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Katrin, Marianne, Jorgen and Me

Two weeks later on the 3rd October 2018, IPC hosted a Networking dinner with about 180 participants; students, teachers, host families from Dining with a Dane event, and other guests. Students in their own contact groups undertook different responsibilities to prepare for the Networking Dinner. For instance, one contact group was going to serve the first course, another the main course, another dessert, and another the washing and cleaning up.

Guests arrived to IPC at around 5:30 pm and the common room was crowded with students busy with their duties and guests chatting with one another. Returning the favour of being hosts to our Danish families back at IPC was plenty of exhilaration. Soren, the Principle of IPC, gave a welcome speech in the common room whilst everyone was enjoying the apple juice or wine which I couldn’t make clear of.

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Soren, giving welcome speech in the common room (Photo Crd; Themis)

After that, we moved to the big hall where we had dinner. Students sat in their contact groups together with some guests. Soren played the piano and everyone sang a song called “Imagine” before we had our first course of dinner. Imagine that how it could be nice when 180 people sang a song together and it made everyone more comfortable and worn smiles. It was also nice to talk with other students’ host families. Japanese students performed with their traditional dance called “Sorambushi” in Japanese and “Fisherman Dance” if it is translated into English, right after we finished the first course of dinner.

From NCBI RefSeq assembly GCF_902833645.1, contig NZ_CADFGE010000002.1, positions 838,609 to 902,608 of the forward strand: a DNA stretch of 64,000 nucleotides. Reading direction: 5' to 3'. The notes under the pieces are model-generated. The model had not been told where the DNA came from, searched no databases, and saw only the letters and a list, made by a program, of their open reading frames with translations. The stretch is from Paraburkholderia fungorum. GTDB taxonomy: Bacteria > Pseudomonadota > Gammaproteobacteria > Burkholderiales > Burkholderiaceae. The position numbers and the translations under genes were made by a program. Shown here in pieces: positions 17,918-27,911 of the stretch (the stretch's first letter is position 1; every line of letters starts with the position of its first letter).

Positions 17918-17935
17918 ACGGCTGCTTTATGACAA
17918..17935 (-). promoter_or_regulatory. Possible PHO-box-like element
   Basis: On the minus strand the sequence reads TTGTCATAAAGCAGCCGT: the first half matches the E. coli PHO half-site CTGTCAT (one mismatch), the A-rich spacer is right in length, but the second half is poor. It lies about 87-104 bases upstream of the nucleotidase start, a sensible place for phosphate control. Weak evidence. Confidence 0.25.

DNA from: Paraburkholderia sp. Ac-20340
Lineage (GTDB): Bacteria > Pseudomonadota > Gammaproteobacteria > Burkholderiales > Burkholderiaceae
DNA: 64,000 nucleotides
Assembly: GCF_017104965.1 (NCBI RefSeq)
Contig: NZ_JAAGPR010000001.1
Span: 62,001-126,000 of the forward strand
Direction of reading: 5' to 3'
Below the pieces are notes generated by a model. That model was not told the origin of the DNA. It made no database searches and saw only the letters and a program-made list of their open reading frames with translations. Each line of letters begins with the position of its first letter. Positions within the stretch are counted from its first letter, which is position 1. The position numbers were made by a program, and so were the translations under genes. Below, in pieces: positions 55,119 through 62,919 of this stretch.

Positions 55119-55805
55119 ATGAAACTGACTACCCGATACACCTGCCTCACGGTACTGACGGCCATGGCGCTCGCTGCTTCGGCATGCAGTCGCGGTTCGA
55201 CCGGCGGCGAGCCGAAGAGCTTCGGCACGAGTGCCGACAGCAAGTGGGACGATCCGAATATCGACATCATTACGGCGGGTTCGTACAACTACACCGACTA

After the performance of Japanese students, Soren explained briefly about the dance and then invited the IPC Choir to perform. As I am in Choir class, it was my first experience singing in Choir on the stage. It was different experience of singing in the normal class room and in the big hall with audiences. I couldn’t hear my voice and I felt that I was out of tune sometimes. My throat was getting dry and I needed to swallow spit often. We performed Circle of Life, Africa, and Shosholoza. Students who were responsible for serving the main course then started setting the food on the tables. The main course included fish, potatoes and salad. I had a guest on my table who didn’t know about Myanmar, and I didn’t know about fishing in Denmark. So we shared knowledge about these things in return.

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After the main course of dinner, Soren shared with guests the history of IPC, how IPC is going on and the life of students at IPC. IPC Choir then performed another two songs again on the stage; “She is leaving home” and “The day after tomorrow”. I originally do love to sing and had to perform on the stage. It was one of my best nights in IPC.

At last, we had time to chat with our host families. Marianne and Jorgen also came to the Networking Dinner so that Ann-Katrin and I could have a nice chat with them. We could make the Dining with a Dane event successful, and also the Networking Dinner as well. So everyone was happy, but some students were overly happy. Anyway, I would say that all the happiness in IPC that night, may make it become one of the best memories of my life.